How to Play
To begin the game shuffle the cards and give each player six cards. The rest of the cards form the draw pile.
At the beginning of every player’s turn check all of the merchant ships to see if the current player captured any of them (more details on this later). The player then either draws or plays a card. Since there is no hand limit, a player can use as many turns as they want drawing cards. If the player chooses to play a card they follow the rules for the type of card that they played.
- Merchant Ships: A player plays these cards in front of themselves. These cards are used to earn victory points.
- Pirate Ships: Pirate ships are played to attack merchant ships. Pirate ships can be played against other players’ merchant ships or the current player’s own merchant ships in order to try and protect them. A pirate ships’ value is equal to the number of skull symbols on the card.
- Pirate Captains: These cards can only be played on pirate ships of the same color as the border on the pirate captain’s card. Pirate captains increase a player’s strength in a battle.
- Admiral: The admiral can only be played on a merchant ship owned by the player playing the card.
The key mechanic in Loot is claiming merchant ships. When a player plays a merchant ship in front of them, they have claim to that ship. If no one plays a pirate ship against that card before the player’s next turn, the player who played it gets to keep the card and the associated victory points.
The other players will likely challenge you for the card though. When a player decides to play a pirate ship against a merchant ship they can only play a pirate ship of a color that hasn’t already been played on the merchant ship. If the player has already played a pirate ship against this merchant ship they can only play a ship of the same color that they have already played. The battle continues until one player has the most skull symbols on a merchant ship at the beginning of their turn. This player would then take the merchant ship card for themselves and all of the other cards played on the merchant ship are discarded.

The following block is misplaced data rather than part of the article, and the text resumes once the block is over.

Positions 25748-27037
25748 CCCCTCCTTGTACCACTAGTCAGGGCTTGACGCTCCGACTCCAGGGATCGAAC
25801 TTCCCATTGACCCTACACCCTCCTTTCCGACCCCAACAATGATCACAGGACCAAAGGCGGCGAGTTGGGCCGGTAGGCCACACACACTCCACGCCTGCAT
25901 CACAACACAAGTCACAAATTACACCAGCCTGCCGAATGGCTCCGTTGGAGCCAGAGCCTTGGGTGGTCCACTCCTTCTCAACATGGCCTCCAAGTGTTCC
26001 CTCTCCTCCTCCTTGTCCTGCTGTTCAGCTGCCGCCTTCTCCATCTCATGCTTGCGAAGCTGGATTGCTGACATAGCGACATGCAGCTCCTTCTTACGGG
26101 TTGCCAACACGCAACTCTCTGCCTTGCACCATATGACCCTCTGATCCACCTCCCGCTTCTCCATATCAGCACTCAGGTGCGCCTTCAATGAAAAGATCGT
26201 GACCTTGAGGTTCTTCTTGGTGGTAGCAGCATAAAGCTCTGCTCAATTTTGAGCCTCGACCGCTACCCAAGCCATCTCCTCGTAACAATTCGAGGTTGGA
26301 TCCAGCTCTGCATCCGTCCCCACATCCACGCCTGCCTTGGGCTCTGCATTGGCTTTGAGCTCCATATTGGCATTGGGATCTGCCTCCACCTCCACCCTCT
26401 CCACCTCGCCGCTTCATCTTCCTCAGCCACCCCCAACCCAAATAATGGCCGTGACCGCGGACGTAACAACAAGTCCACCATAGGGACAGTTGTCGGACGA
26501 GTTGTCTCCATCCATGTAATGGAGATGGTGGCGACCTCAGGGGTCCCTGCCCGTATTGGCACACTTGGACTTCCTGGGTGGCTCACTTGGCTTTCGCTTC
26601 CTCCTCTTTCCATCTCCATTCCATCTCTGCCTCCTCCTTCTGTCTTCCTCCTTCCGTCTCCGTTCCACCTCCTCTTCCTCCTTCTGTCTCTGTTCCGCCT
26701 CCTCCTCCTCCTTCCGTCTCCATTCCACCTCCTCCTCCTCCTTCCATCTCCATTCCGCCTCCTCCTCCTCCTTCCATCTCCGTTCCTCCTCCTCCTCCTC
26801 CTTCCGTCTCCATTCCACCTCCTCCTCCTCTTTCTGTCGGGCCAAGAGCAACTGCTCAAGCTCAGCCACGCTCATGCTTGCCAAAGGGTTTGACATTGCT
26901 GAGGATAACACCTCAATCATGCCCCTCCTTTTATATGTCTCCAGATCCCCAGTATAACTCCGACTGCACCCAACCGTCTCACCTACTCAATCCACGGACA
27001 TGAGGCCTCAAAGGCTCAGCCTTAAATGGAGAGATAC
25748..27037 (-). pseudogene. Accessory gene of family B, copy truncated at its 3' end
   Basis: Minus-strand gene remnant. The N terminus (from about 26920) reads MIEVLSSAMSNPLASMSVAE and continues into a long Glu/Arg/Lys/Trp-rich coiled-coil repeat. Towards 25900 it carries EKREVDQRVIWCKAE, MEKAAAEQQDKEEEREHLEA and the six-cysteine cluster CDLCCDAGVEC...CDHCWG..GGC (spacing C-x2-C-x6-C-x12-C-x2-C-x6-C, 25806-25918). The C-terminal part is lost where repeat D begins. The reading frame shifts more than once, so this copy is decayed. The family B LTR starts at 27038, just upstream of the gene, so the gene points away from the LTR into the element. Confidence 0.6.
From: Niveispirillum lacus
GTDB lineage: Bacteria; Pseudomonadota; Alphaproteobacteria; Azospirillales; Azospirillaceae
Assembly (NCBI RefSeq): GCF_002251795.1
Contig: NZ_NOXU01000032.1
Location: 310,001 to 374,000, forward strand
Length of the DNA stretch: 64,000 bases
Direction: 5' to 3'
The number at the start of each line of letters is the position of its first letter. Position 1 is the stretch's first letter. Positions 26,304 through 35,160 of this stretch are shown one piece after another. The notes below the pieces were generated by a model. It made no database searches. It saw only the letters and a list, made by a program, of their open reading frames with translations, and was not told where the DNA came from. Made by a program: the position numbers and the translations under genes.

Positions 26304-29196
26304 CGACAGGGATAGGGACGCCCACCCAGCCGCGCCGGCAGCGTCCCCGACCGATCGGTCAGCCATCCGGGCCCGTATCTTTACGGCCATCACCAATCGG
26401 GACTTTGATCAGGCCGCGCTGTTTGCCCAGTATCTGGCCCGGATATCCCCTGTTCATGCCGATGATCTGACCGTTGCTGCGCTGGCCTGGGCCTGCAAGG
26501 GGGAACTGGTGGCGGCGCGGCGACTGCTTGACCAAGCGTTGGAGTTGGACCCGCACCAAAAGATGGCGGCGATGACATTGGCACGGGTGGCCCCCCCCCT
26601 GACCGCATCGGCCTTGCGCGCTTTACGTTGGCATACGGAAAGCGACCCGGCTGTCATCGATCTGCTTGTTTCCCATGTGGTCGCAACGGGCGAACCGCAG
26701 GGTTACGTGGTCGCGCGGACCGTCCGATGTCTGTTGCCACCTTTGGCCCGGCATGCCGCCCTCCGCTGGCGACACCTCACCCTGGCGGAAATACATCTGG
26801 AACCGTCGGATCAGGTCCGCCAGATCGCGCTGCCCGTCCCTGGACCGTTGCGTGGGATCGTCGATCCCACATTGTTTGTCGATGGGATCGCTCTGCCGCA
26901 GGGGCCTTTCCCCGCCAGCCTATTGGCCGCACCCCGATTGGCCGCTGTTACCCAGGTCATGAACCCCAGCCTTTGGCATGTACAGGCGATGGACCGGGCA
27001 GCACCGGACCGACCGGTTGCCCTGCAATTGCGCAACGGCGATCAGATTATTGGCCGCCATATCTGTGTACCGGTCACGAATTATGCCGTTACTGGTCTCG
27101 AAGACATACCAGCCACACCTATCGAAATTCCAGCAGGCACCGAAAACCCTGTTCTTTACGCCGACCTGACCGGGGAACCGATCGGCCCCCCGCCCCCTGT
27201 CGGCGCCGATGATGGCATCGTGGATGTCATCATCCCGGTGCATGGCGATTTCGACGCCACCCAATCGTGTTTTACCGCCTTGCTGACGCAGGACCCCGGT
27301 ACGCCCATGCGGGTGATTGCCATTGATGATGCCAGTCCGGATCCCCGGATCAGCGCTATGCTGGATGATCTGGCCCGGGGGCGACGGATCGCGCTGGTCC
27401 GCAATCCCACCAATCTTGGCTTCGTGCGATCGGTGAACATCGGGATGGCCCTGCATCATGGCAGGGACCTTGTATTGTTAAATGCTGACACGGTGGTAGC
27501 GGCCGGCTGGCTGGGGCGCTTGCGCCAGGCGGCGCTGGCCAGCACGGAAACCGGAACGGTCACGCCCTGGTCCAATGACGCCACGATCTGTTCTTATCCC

If during a battle two or more players are tied for the lead, no one can claim the merchant ship until someone breaks the tie and is leading at the beginning of their turn. Players who weren’t originally tied for first can also add additional cards and end up winning the merchant ship.
To influence the battle players can also play a captain or admiral card. A player can only play a captain card on a pirate ship card they have played that is the same color as the border of the captain card. The captain cards are powerful since if no other player is able to play a captain or admiral card before it reaches that player’s next turn, they take the merchant ship. If another player plays an admiral or captain card they are now the leader and will claim the merchant ship unless another player plays a admiral or captain card. Admiral cards work in the same way as captains except that they are played on the merchant ship itself and can only be played by the player who first played the merchant ship.
The game continues as normal until the draw deck is depleted and any player runs out of cards. Players add up all of the coins on the cards that they won during the game. The player subtracts from that total the number of coins on the merchant ships still left in their hand. Whoever ends up with the most coins wins the game.
We at Geeky Hobbies have played a lot of Reiner Knizia games. With hundreds of games to his name that is not particularly hard to do. Most of Mr. Knizia’s games are of the average variety. They are usually fun but are rarely groundbreaking. Loot follows this pattern by being a good but not great game.